How fiber-optics works

Fiber Optic Cable - A fiber-optic cable consist of highly thin rods of glass or plastic known as optical fibers; a cable can have at least two rods or as much as hundreds or more. Each rod is smaller than a tenth of thickness of human hair and can carry around 25,000 telephone calls, so one fiber-optic cable can comfortably carry million of calls or more.

Fiber-optic cables move data between two or more places making use of only optical (light-based) technology. If you want to send information from your  pc to a friend's pc across the street using fiber optic cable. You can connect your pc to a laser, which will convert information from your computer into a number of light pulses. After moving along the cable, the light beams will emerge at the other end. Your friend will require a photoelectric cell (light-detecting component) that converts the pulses of light back into electrical pulses his or her computer could read. So the whole setup would be like a cool, hi-tech version of a mini telephone network.

How fiber-optics works

Light moves along a fiber-optic cable by bouncing continuously off the walls. Each particle of light bounces down along the cable like a bobsleigh moving down the ice run. You may think that a beam of light, moving in a clear glass pipe, would just leak out of the edges. But if light strikes glass at a really small angle (smaller than 42 degrees), it is bounced back in again—as if the glass was a mirror. This process is known as total internal reflection,  which is one of the reasons that makes the light stay within the cable.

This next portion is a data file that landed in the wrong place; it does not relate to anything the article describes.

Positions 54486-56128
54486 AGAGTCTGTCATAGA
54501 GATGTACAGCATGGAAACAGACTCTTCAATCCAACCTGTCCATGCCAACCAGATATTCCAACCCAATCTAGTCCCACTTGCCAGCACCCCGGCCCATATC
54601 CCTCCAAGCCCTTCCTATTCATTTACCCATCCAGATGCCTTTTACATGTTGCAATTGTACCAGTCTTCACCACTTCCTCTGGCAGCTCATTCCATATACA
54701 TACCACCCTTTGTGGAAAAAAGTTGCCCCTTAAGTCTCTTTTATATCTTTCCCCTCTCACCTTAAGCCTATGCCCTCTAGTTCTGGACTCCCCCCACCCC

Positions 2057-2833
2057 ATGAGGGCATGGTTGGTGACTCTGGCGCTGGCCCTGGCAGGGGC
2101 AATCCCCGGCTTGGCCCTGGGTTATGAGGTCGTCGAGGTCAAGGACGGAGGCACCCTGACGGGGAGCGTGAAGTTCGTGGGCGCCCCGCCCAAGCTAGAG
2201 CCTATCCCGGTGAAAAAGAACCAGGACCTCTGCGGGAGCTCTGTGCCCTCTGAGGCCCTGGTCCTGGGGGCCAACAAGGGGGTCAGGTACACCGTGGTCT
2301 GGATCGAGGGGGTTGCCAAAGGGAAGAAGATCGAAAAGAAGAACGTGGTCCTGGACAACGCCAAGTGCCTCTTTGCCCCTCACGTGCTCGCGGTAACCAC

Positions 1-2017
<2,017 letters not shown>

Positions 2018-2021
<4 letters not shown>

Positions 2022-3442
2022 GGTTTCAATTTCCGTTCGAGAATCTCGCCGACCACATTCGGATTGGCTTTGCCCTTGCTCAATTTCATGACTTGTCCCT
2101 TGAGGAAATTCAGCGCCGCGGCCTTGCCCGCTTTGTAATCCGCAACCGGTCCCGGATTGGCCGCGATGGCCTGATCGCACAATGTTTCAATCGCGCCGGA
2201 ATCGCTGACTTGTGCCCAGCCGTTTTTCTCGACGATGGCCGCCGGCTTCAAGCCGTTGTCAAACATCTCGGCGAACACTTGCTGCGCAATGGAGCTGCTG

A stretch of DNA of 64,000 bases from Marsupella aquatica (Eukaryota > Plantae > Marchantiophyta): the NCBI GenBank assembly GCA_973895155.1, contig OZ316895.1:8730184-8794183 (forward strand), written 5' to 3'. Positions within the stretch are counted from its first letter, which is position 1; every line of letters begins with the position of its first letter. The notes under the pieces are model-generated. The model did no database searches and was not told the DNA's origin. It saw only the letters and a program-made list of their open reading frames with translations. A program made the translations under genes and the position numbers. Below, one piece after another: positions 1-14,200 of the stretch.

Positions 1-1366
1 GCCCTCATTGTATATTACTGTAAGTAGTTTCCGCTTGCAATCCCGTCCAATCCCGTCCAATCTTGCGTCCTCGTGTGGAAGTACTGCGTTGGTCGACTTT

The other reason that makes the light stay in the cable is its structure, made up of two different sections. The main section of the cable—in the centre—is known as the core and that's the part light moves through. Wrapped around the outer side of the core is different layer of glass known as the cladding. The cladding's role is to make the light signals stay within the core. It can perform this role because it is made of a type of glass different from that of the core.

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How fiber-optics works
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